ZURICH LONDON The Bank of France and the Swiss National Bank are going to investigate Europe's first online bank digital currency payments, the banks said on Thursday, a move that will be a first for two of the world's top currencies.
The experiment will focus on the bank to bank's 'Wholeale' lending market rather than daily public transactions, but be the first time a digital euro and Swiss franc have been fully tested.
The Swiss bourse bank KR-3, Credit Suisse and France’s Natixis are involved in the project, together with the Swiss bourse operator SIX Digital Exchange, the Innovation Hub at the Bank for International Settlements.
The eurozone is adapting to a strong trend towards the digitalisation of payments, said Sylvie Goulard Deputy Governor of the Bank of France.
It is the second CBDC pilot from the Bank of France. In April it's made payments or'regulated' digital bonds issued by the European Investment Bank using blockchain technology.
The Bank of France is convinced that a digital currency is possible to provide maximum security and efficiency in online banking transactions, Goulard said.
The collaboration between the two central banks has been dubbed Jura, after the range of mountains divided Switzerland and France.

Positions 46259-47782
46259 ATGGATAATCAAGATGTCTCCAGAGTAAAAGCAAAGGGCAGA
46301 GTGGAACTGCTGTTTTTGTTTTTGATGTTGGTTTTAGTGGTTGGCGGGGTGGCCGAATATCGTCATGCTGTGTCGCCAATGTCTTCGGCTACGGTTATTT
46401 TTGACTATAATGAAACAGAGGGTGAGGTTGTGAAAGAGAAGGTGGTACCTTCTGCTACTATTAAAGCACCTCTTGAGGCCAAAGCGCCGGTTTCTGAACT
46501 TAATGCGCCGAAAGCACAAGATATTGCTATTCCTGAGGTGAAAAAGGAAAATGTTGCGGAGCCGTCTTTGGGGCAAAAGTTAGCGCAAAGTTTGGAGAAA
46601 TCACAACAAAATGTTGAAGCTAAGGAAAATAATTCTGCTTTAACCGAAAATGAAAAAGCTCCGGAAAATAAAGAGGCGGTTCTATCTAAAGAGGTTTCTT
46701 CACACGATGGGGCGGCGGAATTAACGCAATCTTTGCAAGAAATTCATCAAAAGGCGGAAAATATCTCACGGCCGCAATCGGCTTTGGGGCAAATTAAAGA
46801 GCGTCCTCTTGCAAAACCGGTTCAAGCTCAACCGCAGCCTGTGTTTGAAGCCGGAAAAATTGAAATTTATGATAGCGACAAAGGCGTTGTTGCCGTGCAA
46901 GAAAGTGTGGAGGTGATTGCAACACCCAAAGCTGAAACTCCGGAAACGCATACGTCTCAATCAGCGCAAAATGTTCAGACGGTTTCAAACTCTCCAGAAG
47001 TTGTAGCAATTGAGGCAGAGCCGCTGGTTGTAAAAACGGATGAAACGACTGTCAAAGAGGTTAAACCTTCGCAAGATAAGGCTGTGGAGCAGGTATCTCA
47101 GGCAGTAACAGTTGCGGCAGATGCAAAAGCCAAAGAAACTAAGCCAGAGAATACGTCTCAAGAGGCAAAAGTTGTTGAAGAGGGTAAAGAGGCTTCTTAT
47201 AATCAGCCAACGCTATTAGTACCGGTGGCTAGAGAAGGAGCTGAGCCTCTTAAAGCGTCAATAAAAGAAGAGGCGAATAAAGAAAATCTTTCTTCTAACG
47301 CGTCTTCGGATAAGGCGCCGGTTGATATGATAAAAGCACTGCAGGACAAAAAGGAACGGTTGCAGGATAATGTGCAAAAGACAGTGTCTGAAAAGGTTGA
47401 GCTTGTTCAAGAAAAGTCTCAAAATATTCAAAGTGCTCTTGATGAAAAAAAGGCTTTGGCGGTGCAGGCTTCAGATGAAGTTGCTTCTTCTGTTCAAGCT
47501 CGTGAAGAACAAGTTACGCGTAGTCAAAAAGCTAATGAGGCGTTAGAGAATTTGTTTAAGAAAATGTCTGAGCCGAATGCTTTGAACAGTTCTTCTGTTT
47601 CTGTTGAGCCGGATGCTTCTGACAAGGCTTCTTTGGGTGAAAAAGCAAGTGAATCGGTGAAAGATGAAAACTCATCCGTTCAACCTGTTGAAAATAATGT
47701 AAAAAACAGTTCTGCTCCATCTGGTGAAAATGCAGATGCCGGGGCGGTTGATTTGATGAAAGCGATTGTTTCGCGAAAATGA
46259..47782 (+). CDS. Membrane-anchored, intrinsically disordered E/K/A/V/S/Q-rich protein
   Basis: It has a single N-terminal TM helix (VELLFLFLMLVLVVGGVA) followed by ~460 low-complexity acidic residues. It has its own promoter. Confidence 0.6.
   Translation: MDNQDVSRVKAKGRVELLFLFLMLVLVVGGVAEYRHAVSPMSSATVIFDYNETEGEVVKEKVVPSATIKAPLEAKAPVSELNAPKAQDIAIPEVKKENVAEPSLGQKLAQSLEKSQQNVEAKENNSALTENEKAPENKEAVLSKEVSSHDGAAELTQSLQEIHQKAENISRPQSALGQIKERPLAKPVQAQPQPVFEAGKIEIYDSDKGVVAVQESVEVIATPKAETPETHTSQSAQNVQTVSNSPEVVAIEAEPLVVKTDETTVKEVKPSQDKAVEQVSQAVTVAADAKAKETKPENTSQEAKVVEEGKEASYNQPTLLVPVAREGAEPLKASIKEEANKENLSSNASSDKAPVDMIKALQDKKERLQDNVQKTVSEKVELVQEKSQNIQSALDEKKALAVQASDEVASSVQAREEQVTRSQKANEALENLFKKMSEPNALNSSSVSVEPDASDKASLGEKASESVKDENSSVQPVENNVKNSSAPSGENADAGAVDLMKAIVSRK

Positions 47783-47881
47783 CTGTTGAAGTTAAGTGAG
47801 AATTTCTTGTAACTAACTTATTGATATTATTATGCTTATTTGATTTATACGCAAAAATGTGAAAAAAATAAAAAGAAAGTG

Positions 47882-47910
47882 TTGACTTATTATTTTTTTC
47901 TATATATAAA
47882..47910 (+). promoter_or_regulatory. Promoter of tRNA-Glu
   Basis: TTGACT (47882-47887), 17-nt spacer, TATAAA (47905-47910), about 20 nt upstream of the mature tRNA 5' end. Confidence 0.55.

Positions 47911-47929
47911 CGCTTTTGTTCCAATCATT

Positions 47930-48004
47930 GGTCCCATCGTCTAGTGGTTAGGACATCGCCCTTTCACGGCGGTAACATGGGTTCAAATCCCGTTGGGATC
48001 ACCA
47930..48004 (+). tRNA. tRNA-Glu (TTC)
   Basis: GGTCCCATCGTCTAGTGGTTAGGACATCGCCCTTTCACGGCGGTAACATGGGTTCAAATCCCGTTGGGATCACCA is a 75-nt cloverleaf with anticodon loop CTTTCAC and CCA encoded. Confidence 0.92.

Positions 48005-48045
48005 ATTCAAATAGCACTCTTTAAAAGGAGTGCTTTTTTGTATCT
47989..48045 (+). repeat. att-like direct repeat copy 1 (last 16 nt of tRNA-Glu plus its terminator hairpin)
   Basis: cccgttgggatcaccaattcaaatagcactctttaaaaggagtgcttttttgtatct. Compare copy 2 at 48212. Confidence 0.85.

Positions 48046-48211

It will involve the exchange of a Euro retail CBDC against a Swiss franc wholesale CBDC through a payment settlement mechanism. These transactions will be settled between banks based in Switzerland and France.
The technology means payments will be very instantaneous while both central banks have to digitally approve them before they can go through.
In order for CBDCs to be used cross-border and in a way that preserves sovereignty, said Todd McDonald, co-founder of R3 firm behind the technology.
The central banks said the project was digital and was not a confirmation that their exploratory currency would be fully introduced.
The scheme, which will run for the next few months, is also the latest part of the Helvetia project, launched last year in Switzerland as a method to use tokenized assets with wholesale CBDC.
It comes after the central banks of Hong Kong joined a multiple digital currency project called Multiple CBDC in partnership with the BIS innovation branch based in China and United Arab Emirates.
Andrea Maechler of the SNB, said that her bank has taken part because it is essential for financial institutions to stay on top of technological developments. Wholesale digital currencies, usually limited to financial institutions that hold accounts with a central bank, are different from retail CBDCs available to the general public.
They are seen as the most popular proposal among the wholesale banks because of the potential to make existing monetary systems faster, cheaper and safer.
The SNB has been skeptical about digital currencies like Facebook's Diem project, formerly known as Libra, saying they could undermine its ability to propose fiscal policy.